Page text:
Shopify’s Harley Finkelstein is ready to revamp Ottawa’s Chabad centre to better meet student needs

Harley Finkelstein, wife Lindsay Taub and family.

Four years ago, Shopify COO Harley Finkelstein orchestrated the opening of a new Jewish community centre in downtown Ottawa.

Today, after taking some time to observe the way people used the centre and what it most lacked, he is leading a large project to expand and renovate the space.

The building, which is called the Finkelstein Chabad Jewish Centre, is in the Sandy Hill neighbourhood, which its namesake called “the epicentre for students in the city of Ottawa,” who are mainly from Carleton University, University of Ottawa and Algonquin College.

Finkelstein and his wife Lindsay Taub originally donated $500,000 to the centre and helped raise over $1 million more, which included generous donations from the Shabinsky and Hart families. For this next round, Finkelstein is quadrupling his initial donation with a further $1.5 million, and, along with local businessman and philanthropist Ian Shabinsky, is helping to raise the additional $3.7 million needed for the construction.

In 2005, when Finkelstein was a student at University of Ottawa’s law school, he would attend Chabad events. He promised the local emissary Rabbi Chaim Boyarsky to help Chabad’s vision, if he was ever in a position to do so. At the time, Finkelstein was struggling financially—but by 2018, after Shopify’s success, he was in a position to make the initial donation. Now, after seeing how popular the new Jewish centre has been among students, Finkelstein felt compelled to keep giving.

“What happened was fairly dramatic. We thought it would be a place where students would stop by, that would have events, that would have some Jewish programming,” he said. “But we pretty much figured out right away that this was something way more than that. This was becoming a magnet of Jewish life in Ottawa.”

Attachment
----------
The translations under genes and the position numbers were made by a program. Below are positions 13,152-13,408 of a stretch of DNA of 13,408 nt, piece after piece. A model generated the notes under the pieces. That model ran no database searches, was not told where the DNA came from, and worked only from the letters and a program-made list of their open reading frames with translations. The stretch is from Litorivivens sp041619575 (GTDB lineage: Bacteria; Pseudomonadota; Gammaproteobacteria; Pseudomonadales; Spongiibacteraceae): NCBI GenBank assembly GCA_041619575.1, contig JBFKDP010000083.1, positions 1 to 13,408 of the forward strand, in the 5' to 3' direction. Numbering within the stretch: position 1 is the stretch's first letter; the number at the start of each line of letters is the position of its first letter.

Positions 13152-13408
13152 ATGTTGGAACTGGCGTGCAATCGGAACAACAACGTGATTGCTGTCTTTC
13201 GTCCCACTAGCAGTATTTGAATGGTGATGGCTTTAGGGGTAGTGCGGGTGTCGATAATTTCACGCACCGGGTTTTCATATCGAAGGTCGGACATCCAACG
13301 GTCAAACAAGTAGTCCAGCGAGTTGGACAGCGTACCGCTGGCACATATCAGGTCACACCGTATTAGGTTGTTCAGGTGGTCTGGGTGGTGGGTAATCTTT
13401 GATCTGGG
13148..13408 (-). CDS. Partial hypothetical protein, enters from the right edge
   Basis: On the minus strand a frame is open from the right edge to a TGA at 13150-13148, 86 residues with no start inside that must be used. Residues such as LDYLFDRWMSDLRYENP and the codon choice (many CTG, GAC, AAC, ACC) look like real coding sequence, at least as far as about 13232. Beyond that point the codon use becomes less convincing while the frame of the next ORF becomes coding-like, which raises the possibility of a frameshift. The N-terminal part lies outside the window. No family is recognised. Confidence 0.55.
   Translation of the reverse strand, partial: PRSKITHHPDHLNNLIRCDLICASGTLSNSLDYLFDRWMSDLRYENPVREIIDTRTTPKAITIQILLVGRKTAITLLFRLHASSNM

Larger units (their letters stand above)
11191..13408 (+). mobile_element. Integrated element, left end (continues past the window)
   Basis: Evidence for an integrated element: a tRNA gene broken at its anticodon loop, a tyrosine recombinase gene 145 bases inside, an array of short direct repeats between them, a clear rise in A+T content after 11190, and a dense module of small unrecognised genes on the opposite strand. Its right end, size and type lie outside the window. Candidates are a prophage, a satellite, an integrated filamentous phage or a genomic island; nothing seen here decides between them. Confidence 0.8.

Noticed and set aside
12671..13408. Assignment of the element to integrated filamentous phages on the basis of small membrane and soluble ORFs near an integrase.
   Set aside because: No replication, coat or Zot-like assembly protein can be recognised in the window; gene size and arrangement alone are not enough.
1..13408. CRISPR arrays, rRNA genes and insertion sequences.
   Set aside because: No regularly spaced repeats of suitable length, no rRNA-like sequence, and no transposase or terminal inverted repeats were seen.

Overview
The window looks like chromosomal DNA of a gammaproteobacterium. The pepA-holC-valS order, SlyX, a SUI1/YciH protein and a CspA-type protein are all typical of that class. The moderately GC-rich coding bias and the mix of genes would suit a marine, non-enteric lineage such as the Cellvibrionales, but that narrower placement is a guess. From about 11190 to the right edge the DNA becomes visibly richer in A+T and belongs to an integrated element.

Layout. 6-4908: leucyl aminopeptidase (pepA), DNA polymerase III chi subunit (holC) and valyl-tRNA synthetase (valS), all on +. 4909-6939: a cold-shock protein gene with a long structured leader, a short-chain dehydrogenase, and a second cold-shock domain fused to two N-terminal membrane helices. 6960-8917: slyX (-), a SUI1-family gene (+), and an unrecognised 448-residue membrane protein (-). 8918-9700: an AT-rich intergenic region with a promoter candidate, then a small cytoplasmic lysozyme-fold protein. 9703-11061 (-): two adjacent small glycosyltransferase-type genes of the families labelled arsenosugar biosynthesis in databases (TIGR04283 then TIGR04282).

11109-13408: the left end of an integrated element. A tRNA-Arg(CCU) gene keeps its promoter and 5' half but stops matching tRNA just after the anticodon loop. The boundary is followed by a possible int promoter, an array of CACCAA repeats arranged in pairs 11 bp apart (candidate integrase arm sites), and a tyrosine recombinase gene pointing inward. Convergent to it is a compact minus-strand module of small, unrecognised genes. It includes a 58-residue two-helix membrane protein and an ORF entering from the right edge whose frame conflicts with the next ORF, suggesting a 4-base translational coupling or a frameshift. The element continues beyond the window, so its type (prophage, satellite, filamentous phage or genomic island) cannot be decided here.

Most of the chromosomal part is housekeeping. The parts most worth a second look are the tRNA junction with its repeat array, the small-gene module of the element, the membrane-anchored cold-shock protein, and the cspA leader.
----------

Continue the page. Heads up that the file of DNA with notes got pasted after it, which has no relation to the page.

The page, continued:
Architectural rendering of the renovated Finkelstein Chabad Jewish Centre in Ottawa

The demand for the building was much higher than everyone had initially anticipated. Instead of “just a couple of students dropping in here and there,” over 100 students were showing up for Shabbat dinners, and the space got so crowded on Rosh Hashanah and Yom Kippur that they needed to put tents onto the sidewalks to accommodate everyone attending.

Another consideration that arose, and was especially exacerbated during the pandemic, was being able to provide secure spaces for all kinds of needs, from day-to-day chores such as doing laundry, to COVID-safe ways of connecting to combat loneliness, to even providing sleeping arrangements for students who might be between moves or seeking respite from a bad situation.

It was only after Finkelstein observed the patterns of usage over the first few years that he committed the additional $1.5 million, because it afforded everyone a better idea of where the demand lay for the student population who frequented the centre.

“The key to this entire story is that we didn’t necessarily have a set-in-stone policy or strategy or design for what this building would be. It was, let’s just put a building here. Let’s invite any Jewish student, Jewish young person, or anyone for that matter, who needs a place to go or wants to get themselves deeper into Jewish life and Jewish tradition and Jewish community. And let’s see how it gets used.”

The new vision for the centre is also all about flexibility. The original layout was too specific, and did not allow enough adaptability depending on what role the centre was filling on any given day. The new plans will allow the space to be converted as needed—for example, to fit in several hundred people on Rosh Hashanah.

Some other major changes are an expansion of the size, the addition of a mezzanine and an open-concept floorplan.

And, for this married couple, their donation has a personal significance. Their first encounter was at a Jewish event similar to ones set to be a fixture of the renovated building.

“And then the effects of it, we certainly can see in our lifetime. We actually get to see it every Shabbat when we attend these dinners at the centre, we see the impact it’s having on people,” Finkelstein said.

“(This project) has made me far more emotional and emotionally attached to the Jewish community here in Canada.”